Addendum—Developing a Picture of the “Amazing Teen Brain”

Share this Blog post

As I was finishing up the previous post I flashed on an article that I read a number of years ago on The Amazing Teen Brain, which happens to be the title to Jay Giedd’s 2015 paper that appeared on the web site in June. Dr. Giedd is a professor at UC Santa Barbara in the psychiatry department. In my opinion Dr. Giedd’s article is not only wildly important but shines a light on the topics mentioned in the previous post that focuses on the work of the Yeagers. In this addendum I would like to pull out a few key points from The Amazing Teen Brain and attempt to tie them back to the information presented in the previous post. This post assumes you have read the previous post first.

Dr. Giedd primarily does MRI (magnetic resonance imaging) studies on teen brains. From the get-go Dr. Giedd makes it clear that human brains are incredibly complex and very dynamic. Brain scientists will look at brain processes as taking place from top to bottom, from left brain to right brain, from front to back, and along all paths in between. Simply put the brain is comprised of a number of various components (like our friend the prefrontal cortex) that are organized, arranged, and connected in a very complex and dynamic fashion.

If this complexity were not enough, evolution has produced a process of brain development typified by abundance followed by pruning. As Dr. Giedd puts it, “Brain development like other complex processes in nature, proceeds by a one-two punch of overproduction, followed by selective elimination.” Dr. Giedd continues, “[M]any cognitive advances arise during a sculpting process in which unused or maladaptive brain cell connections are pruned away.” Dr. Giedd alerts us to the fact that this process of overproduction followed by selective elimination provides us with great promise as well as great peril.

If this so-called “feast and famine” process (as I’m calling it) goes well then we may expect such things as better social relationships, better ability to plan for the future, and better overall judgement and discernment skills. Gee, sounds a lot like the outcomes Walter Mischel found when he followed high delayers into adulthood. But when it goes wrong, yeow! “Adolescence is the peak time of emergence for several types of mental illnesses, including anxiety disorders, bipolar disorder, depression, eating disorders, psychosis and substance abuse,” writes Dr. Giedd. To drive this point home Dr. Giedd tells us that “almost all the abnormal brain findings in adult schizophrenia resemble the typical changes of adolescent brain development gone too far.” I’m sorry but that’s a showstopper statement. I’m not going to talk about the 2008 article(1) by Karlsgodt et al. from which the following graph comes. However I wished to give you a graphical sense for what Dr. Giedd is talking about.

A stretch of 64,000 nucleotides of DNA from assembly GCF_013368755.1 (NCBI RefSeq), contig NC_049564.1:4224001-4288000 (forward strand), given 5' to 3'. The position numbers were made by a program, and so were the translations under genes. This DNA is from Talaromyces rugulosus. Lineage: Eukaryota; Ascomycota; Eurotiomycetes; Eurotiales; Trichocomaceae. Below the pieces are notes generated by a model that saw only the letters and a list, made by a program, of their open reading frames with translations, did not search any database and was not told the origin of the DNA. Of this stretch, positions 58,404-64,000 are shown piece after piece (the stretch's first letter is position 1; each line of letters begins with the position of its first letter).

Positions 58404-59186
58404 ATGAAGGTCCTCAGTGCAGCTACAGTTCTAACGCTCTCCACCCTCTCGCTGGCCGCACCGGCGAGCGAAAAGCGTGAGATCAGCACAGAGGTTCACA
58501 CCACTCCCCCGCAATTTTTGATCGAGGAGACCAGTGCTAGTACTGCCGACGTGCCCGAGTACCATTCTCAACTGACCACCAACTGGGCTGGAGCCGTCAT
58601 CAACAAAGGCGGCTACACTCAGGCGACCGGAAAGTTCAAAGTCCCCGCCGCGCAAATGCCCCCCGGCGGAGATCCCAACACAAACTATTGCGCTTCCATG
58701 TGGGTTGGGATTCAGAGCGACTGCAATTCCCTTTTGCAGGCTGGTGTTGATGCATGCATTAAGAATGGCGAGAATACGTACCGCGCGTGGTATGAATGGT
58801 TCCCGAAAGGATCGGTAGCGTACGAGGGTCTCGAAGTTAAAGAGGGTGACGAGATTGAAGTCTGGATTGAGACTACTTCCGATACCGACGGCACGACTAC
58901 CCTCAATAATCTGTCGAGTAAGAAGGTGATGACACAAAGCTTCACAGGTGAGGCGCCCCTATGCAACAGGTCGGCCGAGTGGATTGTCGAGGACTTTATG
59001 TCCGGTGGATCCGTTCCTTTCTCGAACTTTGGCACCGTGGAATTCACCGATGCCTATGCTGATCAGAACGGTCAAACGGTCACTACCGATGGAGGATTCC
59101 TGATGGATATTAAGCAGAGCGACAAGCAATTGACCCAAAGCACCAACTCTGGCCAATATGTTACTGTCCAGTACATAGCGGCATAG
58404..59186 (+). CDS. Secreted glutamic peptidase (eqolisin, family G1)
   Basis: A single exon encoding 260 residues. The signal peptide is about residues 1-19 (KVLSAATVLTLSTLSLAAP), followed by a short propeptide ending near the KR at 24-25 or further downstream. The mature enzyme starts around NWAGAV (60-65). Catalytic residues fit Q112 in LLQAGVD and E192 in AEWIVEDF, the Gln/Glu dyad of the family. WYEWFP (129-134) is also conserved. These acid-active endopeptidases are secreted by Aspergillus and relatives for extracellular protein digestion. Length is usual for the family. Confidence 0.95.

To Dr. Giedd’s point, as long as pruning stays above a certain threshold, then things look good for our “feast and famine” process of brain development. However if pruning drops below that threshold, perhaps because of “irregular, prolonged, or excessive pruning” (as the graph points out), then we may expect the types of mental illness Dr. Giedd lists above. Today our society is plagued by such things as teen-involved shootings and teen opioid addiction. Given this reality I have to wonder if as a society we are now flirting with the “psychosis threshold” indicated above.

Now, Dr. Giedd talks a lot about another developmental vulnerability that’s of concern: a mismatch between when the limbic system (typically found in the middle brain) comes online versus when the prefrontal cortex (typically found in the upper brain) comes online. Once again, the PFC is typically associated with the development of EF or Executive Function. Decision-making would be an example here. The limbic system of the brain is associated with emotions and emotional response to outside stimuli (like the guy who just cut you off in traffic).

According to Dr. Giedd’s research, the limbic system (as evidenced by the onset of puberty at ages 10 to 12) is coming online at early and early ages worldwide. In contrast to this trend is the observation that the PFC is coming online at later and later ages, sometimes as late as 25. “What most determines teen behavior, then, is not so much the late development of executive functioning or the early onset of emotional behavior but a mismatch in the timing of the two developments,” states Dr. Giedd. He continues thus, “If young teens are emotionally propelled by the limbic system, yet prefrontal control is not as good as it is going to get until, say, age 25, that leaves a decade of time during which imbalances between emotional and contemplative thinking can reign.” It is within this gap or mismatch that we find “increased risk taking and sensation seeking” (quoting Dr. Giedd). Yeow! Dr. Giedd suggests that this mismatch could “pose substantial dangers, especially when mixed with modern temptations such as easy access to drugs, firearms and high-speed motor vehicles, unchecked by sound judgement.” But, wait, there’s a problem here, one we have talked about in the previous post.

If EF does not come online until the late teens or early 20s then why are the Yeagers talking about developing executive function skills like impulse control and planning in children ages four to eleven? Or why has neurobiology and attachment researcher Allan Schore spent his entire career studying the development of affect regulation in mother-infant pairs if the limbic system comes online with puberty? Hmmm? Once again I think we can find the answer by looking at Executive Function development as existing on a continuum with individual skills (or orchestra members) on one end and PFC orchestration on the other. I think it’s a potentially dangerous message to suggest that EF only appears in the late teens or early 20s. Let me dive into this a bit deeper because I think it’s an important point.

Here’s how Dr. Giedd describes a very important feature of the prefrontal cortex called “running what-if scenarios.”